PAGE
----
It all started with a article in the N.Y. Times, reviewing the album by a young jazz harp player, Brandee Younger. Jazz harp players are not exactly what you would call a dime a dozen. The only one I was really aware of before now was Alice Coltrane (1937 – 2007) who was liberally name checked in the article.
For better or worse, Alice Coltrane will be known primarily for being the second wife of Jazz legend John Coltrane. She also played piano in his group from January, 1966 to John’s death in July, 1967. I am not a fan of later period “free jazz” Coltrane. To my taste, it’s too screechy and too solemn by half. As a result of this guilt by association, I never really bothered to check out the records she made as a leader. I was aware from seeing the occasional review that her music (which was always linked to her spiritual beliefs) was moving towards new age mediation. Again, not something that motivated me to seek out her stuff but the Times article piqued my curiosity so I began checking out the YouTube videos.
I started off with the aforementioned Ms Younger. The most interesting one was something done for NPR (is it just me or do you think it ironic to go to National Public Radio for videos) which was filmed at the Evolution Store in New York. A duet of harp and acoustic bass, nice groove (kudos to the bassist Dezron Douglas). While listening to this I found myself not listening to it as “jazz harp” but as just music. When listening to jazz (or rock or blues for that matter) that features an novel instrument, there is a tendency to fixate on the fact that it’s a strange instrument playing such a music. A test for the music is if you forget that it’s a harp playing jazz (or a flute in a rock band or pedal steel playing blues). This definitely passes the test.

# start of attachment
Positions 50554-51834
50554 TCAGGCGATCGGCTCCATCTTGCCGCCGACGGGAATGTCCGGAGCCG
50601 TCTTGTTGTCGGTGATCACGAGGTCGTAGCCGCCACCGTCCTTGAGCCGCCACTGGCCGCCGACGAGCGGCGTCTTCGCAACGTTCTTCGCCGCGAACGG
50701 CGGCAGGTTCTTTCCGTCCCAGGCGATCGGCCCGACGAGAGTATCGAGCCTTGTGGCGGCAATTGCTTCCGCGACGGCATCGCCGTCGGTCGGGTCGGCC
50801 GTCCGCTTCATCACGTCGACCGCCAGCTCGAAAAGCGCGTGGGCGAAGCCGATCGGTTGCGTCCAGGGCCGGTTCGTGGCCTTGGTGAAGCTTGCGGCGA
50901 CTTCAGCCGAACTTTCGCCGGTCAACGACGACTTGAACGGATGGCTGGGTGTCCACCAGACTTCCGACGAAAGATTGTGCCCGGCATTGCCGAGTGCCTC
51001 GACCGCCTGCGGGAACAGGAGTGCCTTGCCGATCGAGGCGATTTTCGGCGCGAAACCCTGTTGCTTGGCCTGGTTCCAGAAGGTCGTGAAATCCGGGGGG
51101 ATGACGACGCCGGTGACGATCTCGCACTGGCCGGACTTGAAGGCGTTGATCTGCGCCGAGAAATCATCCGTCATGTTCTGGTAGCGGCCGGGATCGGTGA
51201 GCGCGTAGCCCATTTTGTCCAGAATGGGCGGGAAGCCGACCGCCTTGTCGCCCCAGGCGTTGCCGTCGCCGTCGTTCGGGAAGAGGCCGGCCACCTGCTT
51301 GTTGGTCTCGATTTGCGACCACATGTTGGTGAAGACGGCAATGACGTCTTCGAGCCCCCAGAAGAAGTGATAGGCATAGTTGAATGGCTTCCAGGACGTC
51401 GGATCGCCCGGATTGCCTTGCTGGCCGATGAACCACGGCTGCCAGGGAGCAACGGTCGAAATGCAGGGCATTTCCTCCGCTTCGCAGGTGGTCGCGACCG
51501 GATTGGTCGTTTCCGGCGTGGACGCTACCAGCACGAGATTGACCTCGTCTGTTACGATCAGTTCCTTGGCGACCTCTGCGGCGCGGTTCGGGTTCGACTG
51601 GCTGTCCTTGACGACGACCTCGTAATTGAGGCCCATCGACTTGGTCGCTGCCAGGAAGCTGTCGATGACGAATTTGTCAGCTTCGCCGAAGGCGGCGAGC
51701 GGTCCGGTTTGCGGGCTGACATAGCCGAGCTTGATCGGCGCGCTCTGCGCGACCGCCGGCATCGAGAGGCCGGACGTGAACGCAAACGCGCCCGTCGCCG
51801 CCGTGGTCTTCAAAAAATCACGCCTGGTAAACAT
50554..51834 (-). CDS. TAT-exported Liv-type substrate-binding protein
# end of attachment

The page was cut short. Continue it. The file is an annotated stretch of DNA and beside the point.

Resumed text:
Brandee Younger: NPR Music Field Recordings
Among some of Brandee Younger’s videos were her covering Alice Coltrane’s Blue Nile. Wanting to go to the source, I discovered a gem of an album, “Ptah, The El Daoud”, released in 1970. Featuring Ben Riley on drums, Ron Carter on bass, Alice Coltrane on piano and harp and a formidable double front line of saxophonists/flutists Pharaoh Sanders and Joe Henderson, this record is a great example of type of acoustic modal jazz you would hear in the early 70’s. Very mid period Coltrane sounding (which is to be expected) but with a melodic side that won’t prompt your significant other to ask if you could listen to the stuff on headphones.
Alice Coltrane – Blue Nile
For me, the absolute high point of the record is the cut below, “Turiya And Ramakrishna”. Omitting the horns and featuring Alice Coltrane on piano, this has been on my daily “must listen to” list since I heard it. This is moody, soulful, bluesy jazz piano trio playing at it’s best (IMHO). This song is perfect for the imaginary film noir soundtrack that is my life (or at least how I would direct it). So cool!
Alice Coltrane – Turiya And Ramakrishna
It started with an article in the Times and led to the discovery of a great jazz album from the past and one tune in particular that moves me every time I hear it. Follow your bliss.